- Data analysis: By definition, data is not very useful in itself. For this reason, after collecting, you need to start processing and analyzing the data to get meaningful information from which you can draw valuable conclusions. In this step, you can visualize or transform the previously collected data to make it more relevant and understandable.
- Interpretation: At this point, you can start interpreting the processed data and try to draw some conclusions. What does it tell you about your company or the market in which you operate? How can you improve your work?
Note that you sometimes hear the term Extract, Transform, Load (ETL) in relation to levels 2 and 3.
5 Ways to Make Good use of Business Analytics
Business analysis provides historical, current, and predictive views of business decisions. These impacts can be measured on almost any business function, from sales to production to financing. Here are some ways companies use business analytics:
1. Customer analysis
Today, consumers interact with the business in a variety of ways. There are websites, chatbots, emails, social media, chatbots, calls, direct interaction and many others. This increased number of contact points has led to data from multiple sources. Business analytics aims to integrate this data from multiple sources to get a complete overview of the customer.
Low-level data analysis only provides insight into what’s going on. Which strategies worked and which did not. Business analysis is one step ahead and evaluates possible reasons why a strategy worked or failed. This helps build a cause-and-effect relationship for a more detailed analysis of customer behavior and customer preferences.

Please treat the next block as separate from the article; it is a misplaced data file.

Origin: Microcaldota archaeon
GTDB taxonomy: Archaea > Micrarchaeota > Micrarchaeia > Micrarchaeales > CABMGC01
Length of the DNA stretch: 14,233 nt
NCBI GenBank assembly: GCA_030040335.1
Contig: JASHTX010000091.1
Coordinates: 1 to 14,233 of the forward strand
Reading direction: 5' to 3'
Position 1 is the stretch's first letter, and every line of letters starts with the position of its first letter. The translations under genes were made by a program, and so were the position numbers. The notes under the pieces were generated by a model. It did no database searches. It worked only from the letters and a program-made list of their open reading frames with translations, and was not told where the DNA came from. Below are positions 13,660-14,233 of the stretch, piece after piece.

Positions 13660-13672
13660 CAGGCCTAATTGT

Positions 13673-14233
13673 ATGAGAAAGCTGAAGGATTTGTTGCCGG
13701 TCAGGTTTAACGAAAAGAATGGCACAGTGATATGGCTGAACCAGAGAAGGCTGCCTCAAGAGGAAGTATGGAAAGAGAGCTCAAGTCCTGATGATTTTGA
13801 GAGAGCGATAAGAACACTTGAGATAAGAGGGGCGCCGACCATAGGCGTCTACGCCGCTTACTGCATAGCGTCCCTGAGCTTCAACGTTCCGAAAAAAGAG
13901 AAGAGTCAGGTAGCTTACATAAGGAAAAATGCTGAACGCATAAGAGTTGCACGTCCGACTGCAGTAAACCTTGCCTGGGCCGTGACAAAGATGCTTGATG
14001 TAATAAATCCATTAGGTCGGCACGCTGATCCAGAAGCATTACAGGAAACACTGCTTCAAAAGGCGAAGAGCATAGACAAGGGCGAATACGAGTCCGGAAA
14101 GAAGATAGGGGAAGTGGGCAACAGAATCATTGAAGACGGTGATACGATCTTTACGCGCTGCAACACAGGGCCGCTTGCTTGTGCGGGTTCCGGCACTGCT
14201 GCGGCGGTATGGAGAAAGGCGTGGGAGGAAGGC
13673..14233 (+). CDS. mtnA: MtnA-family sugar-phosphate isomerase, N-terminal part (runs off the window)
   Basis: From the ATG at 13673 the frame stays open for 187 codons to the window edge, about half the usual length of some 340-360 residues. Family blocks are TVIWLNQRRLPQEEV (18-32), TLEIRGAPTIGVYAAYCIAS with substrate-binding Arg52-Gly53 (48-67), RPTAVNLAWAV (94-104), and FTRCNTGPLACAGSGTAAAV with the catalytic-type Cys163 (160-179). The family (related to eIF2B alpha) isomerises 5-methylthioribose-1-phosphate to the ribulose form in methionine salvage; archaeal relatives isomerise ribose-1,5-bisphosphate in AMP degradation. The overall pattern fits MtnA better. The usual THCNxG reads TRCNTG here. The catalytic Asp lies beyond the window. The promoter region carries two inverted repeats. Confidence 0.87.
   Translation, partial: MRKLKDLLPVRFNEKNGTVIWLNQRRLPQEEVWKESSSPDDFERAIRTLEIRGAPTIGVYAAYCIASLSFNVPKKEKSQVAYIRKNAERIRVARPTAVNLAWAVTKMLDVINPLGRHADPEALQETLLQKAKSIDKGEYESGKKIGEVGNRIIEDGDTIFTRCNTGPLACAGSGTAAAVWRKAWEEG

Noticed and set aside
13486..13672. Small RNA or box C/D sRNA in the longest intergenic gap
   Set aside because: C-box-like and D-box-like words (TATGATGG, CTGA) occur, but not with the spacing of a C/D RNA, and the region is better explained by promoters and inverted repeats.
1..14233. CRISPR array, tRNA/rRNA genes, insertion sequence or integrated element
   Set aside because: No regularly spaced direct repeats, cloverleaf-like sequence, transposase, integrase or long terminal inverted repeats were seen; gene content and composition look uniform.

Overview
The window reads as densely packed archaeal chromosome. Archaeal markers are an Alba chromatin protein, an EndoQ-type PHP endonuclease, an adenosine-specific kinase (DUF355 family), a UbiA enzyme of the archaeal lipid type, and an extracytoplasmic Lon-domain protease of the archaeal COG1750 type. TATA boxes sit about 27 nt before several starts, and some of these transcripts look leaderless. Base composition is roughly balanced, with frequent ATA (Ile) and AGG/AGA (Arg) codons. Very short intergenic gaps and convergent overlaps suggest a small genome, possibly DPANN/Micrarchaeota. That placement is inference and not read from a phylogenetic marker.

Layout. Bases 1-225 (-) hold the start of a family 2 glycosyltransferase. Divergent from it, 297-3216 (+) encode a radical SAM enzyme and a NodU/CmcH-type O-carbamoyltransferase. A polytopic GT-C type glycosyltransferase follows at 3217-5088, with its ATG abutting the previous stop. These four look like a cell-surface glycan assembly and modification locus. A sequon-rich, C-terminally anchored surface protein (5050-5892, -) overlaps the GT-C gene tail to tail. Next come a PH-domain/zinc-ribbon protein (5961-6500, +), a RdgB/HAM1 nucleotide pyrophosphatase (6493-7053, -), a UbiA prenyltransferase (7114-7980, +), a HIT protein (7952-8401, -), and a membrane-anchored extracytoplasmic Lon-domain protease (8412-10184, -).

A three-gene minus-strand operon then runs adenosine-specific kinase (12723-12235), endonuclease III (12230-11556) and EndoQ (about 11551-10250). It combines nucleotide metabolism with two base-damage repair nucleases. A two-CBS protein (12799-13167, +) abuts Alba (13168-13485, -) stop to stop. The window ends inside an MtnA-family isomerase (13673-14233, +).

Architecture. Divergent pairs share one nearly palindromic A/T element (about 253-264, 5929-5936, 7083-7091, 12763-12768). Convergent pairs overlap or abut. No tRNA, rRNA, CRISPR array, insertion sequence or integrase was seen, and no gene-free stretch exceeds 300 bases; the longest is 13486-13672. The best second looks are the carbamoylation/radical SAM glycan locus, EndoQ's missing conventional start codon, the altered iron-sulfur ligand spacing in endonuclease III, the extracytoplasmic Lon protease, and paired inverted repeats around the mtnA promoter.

2. Improving operational efficiency
The current markets are saturated. The Internet is crowded with content, ideas, experts, products, services – virtually everything. Whatever we want is easily accessible to us. In times of information and product flooding, no one needs a company that offers just another obvious solution. Business analytics leads executives and owners to put their budgets into the right resources and infrastructure. By understanding market trends, business analysis can suggest new business models, techniques, processes, and methods. The lessons learned can be used to improve the operational efficiency of companies.
3. Increasing sales
You can use business analytics to define the exact strategy that you can use to increase your company’s revenue. It can provide important insights into who your end user is, what affects their purchasing decisions, where they find them, and how you make your pitch. Today, the market is flooded with companies that publish information in the hope of a sale.